Dede, C. (2000). Emerging influences of information technology on school curriculum. Journal of Curriculum Studies, 32(2), 281-303.

Winn, W. (2003). Learning in artificial environments: Embodiment, embeddedness, and dynamic adaptation. Technology, Instruction, Cognition and Learning, 1(1), 87-114. Full-text document retrieved on January 17, 2004, from:



Sorry about the lateness, I’m out of town and have very spotty connections. But, here is my overall take of the TELEs.

Anchored Instruction and Jasper SKI and WISE LfU and MyWorld T-GEM and Chemland
Learning Approach Use meaningful approach towards learning by helping students make meaningful connections to difficult concepts.

Scaffold students through difficult concepts, with the help of media.


Inquiry based learning on web.

Builds knowledge through student- centred lessons.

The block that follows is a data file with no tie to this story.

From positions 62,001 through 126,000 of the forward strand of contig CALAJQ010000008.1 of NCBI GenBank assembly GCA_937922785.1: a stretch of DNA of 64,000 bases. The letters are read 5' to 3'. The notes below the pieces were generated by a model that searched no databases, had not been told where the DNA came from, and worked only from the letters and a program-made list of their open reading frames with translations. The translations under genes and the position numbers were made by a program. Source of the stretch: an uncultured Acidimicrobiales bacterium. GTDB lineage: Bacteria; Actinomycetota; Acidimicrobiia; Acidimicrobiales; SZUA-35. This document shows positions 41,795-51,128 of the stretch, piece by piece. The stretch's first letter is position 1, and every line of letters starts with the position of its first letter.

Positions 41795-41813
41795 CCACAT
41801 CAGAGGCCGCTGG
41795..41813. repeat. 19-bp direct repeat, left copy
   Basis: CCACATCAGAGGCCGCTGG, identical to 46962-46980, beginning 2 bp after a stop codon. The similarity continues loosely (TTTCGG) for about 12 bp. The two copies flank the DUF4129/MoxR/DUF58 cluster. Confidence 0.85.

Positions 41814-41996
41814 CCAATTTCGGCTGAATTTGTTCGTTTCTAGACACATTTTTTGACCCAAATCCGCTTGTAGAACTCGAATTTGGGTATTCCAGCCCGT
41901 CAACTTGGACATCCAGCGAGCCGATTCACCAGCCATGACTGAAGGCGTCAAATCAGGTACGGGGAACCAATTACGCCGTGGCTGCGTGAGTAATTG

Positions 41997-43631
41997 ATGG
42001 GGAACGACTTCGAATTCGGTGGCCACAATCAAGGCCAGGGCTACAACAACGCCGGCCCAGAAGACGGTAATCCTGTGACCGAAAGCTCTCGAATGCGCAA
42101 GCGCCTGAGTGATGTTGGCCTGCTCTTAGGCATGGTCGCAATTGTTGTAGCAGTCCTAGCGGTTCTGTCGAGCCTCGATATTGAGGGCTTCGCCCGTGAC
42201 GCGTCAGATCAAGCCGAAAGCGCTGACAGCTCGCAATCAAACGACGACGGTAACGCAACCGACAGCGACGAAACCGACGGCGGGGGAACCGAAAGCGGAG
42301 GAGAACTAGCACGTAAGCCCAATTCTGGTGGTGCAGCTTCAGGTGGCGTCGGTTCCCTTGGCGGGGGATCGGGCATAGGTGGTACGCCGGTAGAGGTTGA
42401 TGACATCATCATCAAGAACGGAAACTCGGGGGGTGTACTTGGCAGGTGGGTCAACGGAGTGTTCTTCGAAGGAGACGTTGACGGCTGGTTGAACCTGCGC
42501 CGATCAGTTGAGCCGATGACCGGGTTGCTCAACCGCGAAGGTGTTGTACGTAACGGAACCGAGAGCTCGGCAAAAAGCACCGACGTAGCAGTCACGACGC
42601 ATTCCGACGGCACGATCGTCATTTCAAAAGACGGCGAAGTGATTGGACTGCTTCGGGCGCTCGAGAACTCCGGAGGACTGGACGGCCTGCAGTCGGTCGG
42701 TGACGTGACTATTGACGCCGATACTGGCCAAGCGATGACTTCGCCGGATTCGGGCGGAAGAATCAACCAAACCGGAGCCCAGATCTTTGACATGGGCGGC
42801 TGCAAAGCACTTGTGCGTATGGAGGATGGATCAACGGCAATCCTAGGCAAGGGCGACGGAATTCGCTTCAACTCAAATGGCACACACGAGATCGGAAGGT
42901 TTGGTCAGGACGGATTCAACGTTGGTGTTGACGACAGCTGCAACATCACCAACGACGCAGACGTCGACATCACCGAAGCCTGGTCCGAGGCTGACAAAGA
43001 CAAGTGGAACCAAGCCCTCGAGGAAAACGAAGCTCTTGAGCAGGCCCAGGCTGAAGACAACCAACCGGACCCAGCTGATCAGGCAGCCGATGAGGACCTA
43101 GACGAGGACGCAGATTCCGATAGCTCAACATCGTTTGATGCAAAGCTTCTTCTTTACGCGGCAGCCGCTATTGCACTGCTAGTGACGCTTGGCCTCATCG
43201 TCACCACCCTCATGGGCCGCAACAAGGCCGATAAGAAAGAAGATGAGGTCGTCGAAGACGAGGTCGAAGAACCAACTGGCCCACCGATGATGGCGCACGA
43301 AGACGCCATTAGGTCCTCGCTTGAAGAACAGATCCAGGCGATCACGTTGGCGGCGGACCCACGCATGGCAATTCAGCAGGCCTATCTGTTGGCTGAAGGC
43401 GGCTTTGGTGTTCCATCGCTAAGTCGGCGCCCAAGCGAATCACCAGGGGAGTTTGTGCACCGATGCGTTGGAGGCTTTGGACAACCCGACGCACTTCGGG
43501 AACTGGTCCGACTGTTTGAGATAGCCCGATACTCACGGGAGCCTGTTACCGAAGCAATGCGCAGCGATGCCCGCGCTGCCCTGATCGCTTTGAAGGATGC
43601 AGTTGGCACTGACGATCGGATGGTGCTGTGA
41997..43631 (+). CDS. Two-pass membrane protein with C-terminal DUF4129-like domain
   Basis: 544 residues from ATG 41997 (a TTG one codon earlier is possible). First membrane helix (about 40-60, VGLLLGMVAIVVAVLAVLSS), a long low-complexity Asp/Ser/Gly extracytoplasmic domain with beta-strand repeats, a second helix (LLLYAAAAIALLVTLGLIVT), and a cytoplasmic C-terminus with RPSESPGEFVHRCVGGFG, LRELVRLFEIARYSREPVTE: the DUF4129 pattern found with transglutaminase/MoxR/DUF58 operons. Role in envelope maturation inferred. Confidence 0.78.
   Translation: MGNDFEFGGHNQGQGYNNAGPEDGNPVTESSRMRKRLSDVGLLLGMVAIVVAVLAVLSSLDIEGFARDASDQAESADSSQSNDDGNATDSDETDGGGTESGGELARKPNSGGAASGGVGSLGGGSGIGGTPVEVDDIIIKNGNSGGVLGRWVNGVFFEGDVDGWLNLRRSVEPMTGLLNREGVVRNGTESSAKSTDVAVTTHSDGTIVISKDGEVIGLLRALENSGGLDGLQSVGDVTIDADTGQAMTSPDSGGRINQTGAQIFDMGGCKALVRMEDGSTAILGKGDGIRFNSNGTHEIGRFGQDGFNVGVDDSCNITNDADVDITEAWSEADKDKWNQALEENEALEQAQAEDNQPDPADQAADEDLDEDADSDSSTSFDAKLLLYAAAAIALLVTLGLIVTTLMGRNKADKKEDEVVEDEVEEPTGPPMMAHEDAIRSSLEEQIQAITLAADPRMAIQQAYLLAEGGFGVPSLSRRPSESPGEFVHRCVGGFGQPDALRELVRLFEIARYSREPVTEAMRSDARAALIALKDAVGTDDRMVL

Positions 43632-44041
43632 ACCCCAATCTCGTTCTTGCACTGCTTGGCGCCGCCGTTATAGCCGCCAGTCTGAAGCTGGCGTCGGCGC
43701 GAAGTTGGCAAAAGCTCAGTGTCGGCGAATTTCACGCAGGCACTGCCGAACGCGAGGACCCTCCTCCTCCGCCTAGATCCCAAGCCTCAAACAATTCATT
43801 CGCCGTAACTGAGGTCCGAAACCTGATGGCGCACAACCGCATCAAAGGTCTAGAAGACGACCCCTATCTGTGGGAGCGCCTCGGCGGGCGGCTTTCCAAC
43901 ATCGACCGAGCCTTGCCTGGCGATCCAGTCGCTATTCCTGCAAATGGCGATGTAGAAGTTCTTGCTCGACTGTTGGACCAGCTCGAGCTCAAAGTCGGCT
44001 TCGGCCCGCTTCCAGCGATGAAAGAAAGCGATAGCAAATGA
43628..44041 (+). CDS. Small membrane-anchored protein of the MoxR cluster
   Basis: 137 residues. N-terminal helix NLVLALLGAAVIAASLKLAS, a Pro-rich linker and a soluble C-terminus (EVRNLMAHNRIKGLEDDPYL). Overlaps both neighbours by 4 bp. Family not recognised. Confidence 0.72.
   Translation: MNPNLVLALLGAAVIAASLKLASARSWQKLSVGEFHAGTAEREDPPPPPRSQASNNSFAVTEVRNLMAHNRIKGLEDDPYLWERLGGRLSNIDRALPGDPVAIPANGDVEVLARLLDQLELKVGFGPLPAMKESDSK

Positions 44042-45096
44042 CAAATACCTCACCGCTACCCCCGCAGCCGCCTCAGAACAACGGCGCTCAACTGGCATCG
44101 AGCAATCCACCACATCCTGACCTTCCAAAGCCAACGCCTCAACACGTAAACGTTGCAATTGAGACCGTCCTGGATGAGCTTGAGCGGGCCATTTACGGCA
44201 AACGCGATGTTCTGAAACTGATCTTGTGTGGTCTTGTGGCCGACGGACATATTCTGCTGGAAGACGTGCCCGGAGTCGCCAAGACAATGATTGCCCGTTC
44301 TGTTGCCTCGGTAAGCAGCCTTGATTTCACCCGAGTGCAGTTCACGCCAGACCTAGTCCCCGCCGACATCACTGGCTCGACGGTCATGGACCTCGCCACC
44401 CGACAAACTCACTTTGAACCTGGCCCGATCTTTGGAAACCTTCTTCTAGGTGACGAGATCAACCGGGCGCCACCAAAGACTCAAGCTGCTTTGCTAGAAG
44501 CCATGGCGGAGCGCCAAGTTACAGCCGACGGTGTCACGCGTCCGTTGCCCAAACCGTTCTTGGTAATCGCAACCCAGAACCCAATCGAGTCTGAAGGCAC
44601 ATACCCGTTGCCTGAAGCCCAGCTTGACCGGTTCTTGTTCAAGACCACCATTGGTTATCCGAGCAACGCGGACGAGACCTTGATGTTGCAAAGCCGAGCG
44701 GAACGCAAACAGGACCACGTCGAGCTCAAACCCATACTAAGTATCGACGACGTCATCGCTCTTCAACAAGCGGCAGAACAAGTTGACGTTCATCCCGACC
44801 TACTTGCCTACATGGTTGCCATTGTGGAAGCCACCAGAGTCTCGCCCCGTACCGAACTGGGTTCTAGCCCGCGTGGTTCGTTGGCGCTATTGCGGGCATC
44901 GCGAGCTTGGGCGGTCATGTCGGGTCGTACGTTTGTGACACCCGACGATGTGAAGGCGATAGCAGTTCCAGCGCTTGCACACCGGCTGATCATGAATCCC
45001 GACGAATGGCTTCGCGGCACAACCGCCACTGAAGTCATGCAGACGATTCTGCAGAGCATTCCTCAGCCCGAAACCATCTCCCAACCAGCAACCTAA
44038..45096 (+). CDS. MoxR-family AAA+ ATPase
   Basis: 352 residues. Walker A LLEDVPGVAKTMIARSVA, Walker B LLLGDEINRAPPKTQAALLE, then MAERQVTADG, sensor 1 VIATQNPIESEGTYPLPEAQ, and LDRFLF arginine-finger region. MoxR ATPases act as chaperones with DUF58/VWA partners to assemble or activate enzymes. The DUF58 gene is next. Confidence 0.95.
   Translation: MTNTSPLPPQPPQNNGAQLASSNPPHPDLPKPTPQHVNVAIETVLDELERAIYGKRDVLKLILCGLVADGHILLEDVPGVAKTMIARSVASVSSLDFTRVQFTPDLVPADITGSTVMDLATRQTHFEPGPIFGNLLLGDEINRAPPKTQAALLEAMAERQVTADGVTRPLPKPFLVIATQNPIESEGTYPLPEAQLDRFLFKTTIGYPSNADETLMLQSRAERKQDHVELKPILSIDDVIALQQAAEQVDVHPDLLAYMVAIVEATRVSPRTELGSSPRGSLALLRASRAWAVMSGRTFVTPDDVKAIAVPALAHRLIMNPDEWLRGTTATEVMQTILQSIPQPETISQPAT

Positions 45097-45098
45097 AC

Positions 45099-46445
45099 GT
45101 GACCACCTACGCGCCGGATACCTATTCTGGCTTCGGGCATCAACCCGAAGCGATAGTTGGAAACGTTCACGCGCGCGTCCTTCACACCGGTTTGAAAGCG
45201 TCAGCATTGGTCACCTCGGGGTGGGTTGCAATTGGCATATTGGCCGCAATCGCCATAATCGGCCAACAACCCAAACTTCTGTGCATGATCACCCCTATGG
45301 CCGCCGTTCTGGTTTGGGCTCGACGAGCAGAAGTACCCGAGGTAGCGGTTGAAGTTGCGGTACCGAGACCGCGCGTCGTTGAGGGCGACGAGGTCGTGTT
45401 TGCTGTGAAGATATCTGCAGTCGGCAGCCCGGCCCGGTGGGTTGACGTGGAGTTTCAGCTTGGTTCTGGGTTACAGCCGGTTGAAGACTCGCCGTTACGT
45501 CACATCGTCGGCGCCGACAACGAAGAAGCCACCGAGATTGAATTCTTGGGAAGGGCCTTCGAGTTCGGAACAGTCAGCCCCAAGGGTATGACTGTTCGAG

Interactive learning


Learning for use, putting purpose for the learning by identifying the use of the content.

To motivate learning by identifying the use of the content in real world situations


TPCK lessons that Generate, Engage, Motivate

Lesson taught with the aid of simulators to digitally enhance learning.


Interactive Learning


From the different TELEs, we looked at, there were a few things that seems to have made up the basic recipe for successful TELEs. This list includes educators’ need to focus on creating lessons that are student-centered, have the option to be self-paced and allows for active learning through interactive interactions with the content through a technological component. Another key component noticed in the different frameworks was also the critical thinking component in the approaches. The frameworks recognize the importance of students being intrinsically motivated through their own curiosity and skills, which fuels the learning process for each student.

Technologies can help educators guide students in the right direction while not having to physically cater each lesson for each student. That said, I believe that technology can only enhance a lesson so much, but can not completely replace the teacher’s existence, and technologies will only enhance a lesson if it’s chosen correctly.